Google has proposed a potential solution to the risk of connected vehicles becoming the victims of malicious hacks. In its view, connected vehicles may need to be just a bit less connected.
The chief executive of Waymo, Google's driverless vehicle programme, has told the Financial Times that its self-driving cars will remain disconnected from the internet for the majority of the time and will "communicate with the outside world only when they need to". This will do away with the need for a continuous cloud connection to the car, which will in turn reduce the scope for hackers to gain access.
Other carmakers' previous experiences have highlighted the cyber security risks posed to connected vehicles, and in particular the danger of a hacker accessing a car through one connected channel and then taking control of critical systems. In 2015, a Jeep was hacked through its connected radio and the hackers subsequently infiltrated its main functions.
Waymo's approach to the cyber security problem contrasts with that of other manufacturers. BMW, for example, has said that its driverless cars will need to transmit data and communicate with other vehicles continuously.
Cyber security is rightly one of the key concerns preoccupying the makers of connected vehicles and all participants in the autotech value chain. Based on these reports, it seems we may start to see diverging ways of tackling this issue.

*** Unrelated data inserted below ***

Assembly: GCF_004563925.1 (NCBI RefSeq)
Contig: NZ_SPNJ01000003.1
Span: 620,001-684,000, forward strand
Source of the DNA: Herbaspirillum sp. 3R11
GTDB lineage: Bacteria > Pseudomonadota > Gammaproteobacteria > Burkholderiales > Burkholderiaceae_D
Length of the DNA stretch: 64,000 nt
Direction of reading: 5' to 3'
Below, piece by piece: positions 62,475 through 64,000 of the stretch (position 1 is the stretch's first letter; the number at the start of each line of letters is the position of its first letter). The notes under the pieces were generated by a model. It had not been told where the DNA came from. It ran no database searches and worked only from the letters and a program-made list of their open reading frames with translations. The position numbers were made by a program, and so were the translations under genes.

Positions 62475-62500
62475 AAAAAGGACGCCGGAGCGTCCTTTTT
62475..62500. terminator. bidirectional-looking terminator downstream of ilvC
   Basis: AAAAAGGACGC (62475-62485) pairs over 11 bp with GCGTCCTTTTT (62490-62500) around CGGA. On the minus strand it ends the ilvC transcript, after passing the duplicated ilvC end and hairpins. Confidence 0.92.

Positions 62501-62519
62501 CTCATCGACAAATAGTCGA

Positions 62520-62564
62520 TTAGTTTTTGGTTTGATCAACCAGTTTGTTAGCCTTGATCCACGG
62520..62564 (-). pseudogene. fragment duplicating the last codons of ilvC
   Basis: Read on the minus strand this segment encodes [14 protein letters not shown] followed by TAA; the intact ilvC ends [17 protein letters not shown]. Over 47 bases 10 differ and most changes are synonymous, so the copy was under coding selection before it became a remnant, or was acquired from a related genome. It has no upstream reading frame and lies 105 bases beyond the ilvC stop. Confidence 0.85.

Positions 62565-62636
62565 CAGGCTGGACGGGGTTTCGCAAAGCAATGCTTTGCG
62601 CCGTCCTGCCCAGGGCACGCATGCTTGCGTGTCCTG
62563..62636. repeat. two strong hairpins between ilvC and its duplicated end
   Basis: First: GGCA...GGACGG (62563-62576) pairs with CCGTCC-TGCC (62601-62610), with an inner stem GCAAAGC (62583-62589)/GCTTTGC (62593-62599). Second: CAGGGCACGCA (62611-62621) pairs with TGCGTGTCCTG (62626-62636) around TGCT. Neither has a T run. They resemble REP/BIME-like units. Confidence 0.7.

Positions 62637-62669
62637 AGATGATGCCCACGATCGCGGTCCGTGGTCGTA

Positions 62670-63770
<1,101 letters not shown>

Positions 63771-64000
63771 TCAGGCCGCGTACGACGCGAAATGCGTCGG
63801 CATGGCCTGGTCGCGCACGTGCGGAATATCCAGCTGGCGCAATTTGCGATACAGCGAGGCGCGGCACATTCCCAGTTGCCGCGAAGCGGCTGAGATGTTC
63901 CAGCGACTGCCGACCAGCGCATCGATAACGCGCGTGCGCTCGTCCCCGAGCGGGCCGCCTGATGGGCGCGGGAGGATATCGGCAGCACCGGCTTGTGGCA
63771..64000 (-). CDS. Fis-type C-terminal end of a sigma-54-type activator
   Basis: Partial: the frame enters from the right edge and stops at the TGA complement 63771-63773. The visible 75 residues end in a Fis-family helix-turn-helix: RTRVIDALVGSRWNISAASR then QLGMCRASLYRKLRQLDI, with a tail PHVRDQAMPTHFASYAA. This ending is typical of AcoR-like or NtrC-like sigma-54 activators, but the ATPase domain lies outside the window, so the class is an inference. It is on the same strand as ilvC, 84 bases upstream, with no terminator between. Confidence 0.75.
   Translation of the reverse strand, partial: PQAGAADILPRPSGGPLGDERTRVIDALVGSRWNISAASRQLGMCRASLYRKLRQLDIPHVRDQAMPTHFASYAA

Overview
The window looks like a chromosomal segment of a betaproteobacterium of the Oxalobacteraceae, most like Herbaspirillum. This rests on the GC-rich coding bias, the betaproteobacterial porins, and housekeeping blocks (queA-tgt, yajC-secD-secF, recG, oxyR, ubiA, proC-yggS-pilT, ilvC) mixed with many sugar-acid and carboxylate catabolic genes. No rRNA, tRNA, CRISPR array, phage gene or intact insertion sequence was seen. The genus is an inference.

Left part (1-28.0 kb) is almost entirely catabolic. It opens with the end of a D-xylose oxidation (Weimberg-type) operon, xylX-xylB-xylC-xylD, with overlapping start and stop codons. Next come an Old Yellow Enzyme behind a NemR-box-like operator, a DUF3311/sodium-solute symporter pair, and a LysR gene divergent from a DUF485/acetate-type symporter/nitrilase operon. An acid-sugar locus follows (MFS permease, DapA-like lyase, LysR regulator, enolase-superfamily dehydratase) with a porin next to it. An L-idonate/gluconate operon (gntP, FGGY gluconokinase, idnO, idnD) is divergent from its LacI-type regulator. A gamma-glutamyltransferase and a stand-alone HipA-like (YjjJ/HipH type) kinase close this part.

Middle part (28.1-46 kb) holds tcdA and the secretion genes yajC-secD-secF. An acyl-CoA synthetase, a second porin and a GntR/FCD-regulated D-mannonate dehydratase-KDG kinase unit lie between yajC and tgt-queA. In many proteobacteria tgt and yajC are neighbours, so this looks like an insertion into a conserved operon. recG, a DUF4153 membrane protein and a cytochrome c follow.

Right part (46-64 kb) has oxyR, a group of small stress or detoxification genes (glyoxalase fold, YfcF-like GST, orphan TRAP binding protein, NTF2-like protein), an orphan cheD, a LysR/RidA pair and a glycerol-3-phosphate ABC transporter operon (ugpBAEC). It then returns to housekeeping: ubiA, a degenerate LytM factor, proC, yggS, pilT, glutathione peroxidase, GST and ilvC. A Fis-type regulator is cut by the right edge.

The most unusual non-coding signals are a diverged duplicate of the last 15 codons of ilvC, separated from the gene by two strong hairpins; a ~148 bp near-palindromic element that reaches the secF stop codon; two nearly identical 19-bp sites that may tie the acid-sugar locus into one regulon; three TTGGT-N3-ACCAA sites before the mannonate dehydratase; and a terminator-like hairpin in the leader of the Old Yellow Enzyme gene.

Some will promote the "always-connected" model, with all of the safety and functionality benefits it will purportedly bring. Others will argue that connected vehicles will be more secure if they are more selective in how and when they connect to the internet (and they will need to demonstrate that there is no negative impact on the vehicle's operations as a result). Lawmakers may add a further dimension as upcoming cyber security regulation starts to make its presence felt.
Google has confirmed that it is to disconnect its fleet of self-driving cars from the internet unless absolutely necessary to prevent their technology falling prey to hackers, according to the chief executive of its driverless car program.